PicnicHealth launched out of Y Combinator last summer with a service that promised to help chronically ill patients gather all their records from all their doctors and put them in one easy-to-access online profile. The startup has now raised $2 million in seed funding to build that service out and hire more team members.
The funding comes from a slew of VC firms and angel investors, including Social+Captial, Great Oaks, Slow Ventures, YC partner Paul Buchheit, Scott Marlette, Sam Lessin, Joe Greenstein, Rashmi Sinha, Jameson Hsu, Kenny Van Zant, Rishi Kacker, Ramji Srinivasan, Eric Evans and Stanford’s StartX Fund.
The seed investment and roster of individuals is a testament to the wide-open market in health IT. While there are similar health IT companies dealing with patient information such as TrueVault and Aptible, the focus has been on delivering secure information to medical personnel rather than to the patient.
But patients, especially the chronically ill, often need access to their own medical records, says PicnicHealth co-founder Noga Leviner. She learned about these struggles first-hand after being diagnosed with Crohn’s disease a few years back.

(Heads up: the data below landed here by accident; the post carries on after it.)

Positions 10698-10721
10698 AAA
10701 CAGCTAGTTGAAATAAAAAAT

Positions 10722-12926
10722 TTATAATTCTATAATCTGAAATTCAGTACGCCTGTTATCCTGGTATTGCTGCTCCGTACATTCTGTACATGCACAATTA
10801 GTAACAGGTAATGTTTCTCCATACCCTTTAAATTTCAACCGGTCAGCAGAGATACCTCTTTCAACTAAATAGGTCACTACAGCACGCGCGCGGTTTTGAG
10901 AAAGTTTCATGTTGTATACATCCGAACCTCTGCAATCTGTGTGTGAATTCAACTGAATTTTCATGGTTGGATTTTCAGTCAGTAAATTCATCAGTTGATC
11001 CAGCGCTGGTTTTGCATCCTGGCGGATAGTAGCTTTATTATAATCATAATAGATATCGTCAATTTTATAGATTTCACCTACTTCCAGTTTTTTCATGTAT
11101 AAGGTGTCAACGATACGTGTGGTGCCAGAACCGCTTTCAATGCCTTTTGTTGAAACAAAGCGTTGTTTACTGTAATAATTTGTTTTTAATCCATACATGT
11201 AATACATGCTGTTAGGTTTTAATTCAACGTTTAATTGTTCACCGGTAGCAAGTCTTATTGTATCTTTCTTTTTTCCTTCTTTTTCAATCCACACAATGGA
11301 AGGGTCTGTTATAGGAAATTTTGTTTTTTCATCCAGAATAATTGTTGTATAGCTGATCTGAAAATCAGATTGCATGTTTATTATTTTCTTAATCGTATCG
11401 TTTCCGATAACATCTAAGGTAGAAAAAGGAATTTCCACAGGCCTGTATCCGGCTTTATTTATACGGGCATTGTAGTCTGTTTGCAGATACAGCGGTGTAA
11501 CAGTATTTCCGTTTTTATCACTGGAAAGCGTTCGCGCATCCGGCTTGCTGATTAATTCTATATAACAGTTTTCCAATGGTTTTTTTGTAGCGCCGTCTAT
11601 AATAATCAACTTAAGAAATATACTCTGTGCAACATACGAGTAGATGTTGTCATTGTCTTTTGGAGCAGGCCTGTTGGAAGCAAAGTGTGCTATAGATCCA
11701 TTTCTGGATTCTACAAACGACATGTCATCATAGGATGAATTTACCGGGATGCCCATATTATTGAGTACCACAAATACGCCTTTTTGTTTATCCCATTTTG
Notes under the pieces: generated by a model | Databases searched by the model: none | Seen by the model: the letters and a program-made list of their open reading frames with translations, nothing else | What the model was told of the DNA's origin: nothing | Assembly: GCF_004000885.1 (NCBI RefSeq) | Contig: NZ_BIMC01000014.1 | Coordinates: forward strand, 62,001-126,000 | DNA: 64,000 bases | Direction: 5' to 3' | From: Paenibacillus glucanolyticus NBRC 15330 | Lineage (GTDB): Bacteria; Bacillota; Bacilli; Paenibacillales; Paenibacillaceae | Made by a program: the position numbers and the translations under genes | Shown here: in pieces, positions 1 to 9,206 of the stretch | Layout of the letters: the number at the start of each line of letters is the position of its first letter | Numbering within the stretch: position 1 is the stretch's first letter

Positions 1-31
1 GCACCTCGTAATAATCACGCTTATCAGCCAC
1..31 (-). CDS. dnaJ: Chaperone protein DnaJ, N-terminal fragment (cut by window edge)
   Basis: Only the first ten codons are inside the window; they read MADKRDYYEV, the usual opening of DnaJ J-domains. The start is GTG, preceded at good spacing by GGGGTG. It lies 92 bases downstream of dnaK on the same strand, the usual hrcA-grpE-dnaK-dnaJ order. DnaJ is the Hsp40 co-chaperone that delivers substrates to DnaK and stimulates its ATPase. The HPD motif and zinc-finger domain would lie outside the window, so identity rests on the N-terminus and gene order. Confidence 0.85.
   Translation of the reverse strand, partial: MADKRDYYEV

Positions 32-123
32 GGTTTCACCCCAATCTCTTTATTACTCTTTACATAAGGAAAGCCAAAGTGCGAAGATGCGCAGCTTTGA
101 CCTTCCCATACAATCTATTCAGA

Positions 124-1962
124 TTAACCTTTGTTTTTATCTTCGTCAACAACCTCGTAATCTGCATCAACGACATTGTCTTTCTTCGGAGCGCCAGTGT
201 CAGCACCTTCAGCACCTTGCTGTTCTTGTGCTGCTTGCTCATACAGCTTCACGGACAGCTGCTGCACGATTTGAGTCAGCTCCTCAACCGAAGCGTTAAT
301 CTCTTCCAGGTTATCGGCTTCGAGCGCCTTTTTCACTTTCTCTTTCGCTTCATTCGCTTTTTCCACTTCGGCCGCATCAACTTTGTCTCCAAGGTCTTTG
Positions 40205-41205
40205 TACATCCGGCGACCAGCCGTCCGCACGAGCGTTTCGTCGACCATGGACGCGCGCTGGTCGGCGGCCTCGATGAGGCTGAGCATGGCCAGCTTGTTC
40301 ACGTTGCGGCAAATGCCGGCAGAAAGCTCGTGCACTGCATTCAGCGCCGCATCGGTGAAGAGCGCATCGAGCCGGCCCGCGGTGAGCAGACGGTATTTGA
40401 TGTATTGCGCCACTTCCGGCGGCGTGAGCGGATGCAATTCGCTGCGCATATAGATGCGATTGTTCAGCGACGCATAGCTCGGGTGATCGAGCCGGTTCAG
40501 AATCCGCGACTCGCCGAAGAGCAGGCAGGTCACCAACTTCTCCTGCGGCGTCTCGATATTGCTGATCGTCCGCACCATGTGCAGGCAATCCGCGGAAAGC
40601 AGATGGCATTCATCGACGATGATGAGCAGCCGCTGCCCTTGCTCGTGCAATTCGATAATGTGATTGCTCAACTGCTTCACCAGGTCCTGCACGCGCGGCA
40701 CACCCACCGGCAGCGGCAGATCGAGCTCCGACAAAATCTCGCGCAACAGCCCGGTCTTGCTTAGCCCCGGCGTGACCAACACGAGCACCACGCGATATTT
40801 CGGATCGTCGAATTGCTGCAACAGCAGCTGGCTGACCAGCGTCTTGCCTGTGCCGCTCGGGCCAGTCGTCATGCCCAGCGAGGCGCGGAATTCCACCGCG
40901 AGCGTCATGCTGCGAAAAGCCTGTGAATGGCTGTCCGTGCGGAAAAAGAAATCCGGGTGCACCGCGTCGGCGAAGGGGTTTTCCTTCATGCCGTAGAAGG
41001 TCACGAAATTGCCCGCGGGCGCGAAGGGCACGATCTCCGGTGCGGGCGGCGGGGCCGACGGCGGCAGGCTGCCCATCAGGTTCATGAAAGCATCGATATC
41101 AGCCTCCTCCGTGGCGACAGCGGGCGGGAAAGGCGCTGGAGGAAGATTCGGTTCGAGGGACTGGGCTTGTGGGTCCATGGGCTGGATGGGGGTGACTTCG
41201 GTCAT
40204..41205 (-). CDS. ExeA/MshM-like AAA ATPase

“For those diagnosed with a serious illness, coping with emotional strain and physical effects is just the beginning,” said Noga. “Patients then face the job of coordinating care. This depends on collecting, organizing, and distributing a growing mountain of medical records.”
Dr. Aileen Kuscera at One Medical reaffirmed the archaic process. “A lot of this has to do with privacy and HIPAA compliance. We can’t have all your records out there on the web,” she told me.
One Medical is at least handling things online. It currently emails patients about lab work and test results. However, some organizations still keep records on a paper file or on CD. “I don’t even know where I’d put a CD on my computer. There’s no way to access that,” Kuscera told me.
PicnicHealth solves this by doing the heavy lifting for the patient. Patients give permission for a records request at each medical facility and then PicnicHealth pulls all the information it can, including old files, CDs and other data and adds that to the patient’s personal online database that they can access anywhere.
PicnicHealth plans to use the money to hire a bunch of engineers, as well as build out a servicing component to help pull data from CDs, hard copies of paperwork and other non-digital files that are hard to get data from. It also plans to customize for specific communities starting with cancer and cystic fibrosis.
Some of the money will also go toward marketing and to making the current platform more efficient. PicnicHealth is currently $39 per month, but also plans to release a series of free resources to improve access to medical records for all patients.
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